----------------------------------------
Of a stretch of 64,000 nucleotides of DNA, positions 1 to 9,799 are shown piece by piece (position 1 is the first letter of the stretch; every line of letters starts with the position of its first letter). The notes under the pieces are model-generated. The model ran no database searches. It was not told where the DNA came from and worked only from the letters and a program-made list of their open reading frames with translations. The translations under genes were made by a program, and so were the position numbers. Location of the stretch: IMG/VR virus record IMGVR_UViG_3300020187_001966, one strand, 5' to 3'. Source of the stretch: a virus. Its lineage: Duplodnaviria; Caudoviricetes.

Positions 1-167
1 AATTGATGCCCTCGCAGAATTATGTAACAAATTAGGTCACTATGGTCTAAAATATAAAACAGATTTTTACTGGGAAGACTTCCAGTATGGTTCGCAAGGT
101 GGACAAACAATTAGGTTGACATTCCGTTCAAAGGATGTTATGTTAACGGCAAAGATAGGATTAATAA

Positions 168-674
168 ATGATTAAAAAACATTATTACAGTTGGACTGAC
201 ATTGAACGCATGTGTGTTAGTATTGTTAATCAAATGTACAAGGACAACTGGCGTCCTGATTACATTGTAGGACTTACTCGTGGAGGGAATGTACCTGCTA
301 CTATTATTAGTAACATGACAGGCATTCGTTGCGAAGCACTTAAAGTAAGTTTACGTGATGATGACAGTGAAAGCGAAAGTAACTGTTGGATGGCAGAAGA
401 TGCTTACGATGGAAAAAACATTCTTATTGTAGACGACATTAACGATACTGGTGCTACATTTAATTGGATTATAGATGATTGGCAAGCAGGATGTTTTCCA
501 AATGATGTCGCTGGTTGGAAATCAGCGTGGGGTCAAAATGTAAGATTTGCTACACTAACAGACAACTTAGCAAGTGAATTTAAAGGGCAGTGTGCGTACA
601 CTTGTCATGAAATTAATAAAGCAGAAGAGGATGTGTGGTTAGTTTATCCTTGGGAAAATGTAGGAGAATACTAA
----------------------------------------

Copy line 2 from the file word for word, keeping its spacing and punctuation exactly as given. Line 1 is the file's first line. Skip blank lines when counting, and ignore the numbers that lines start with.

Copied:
Positions 1-167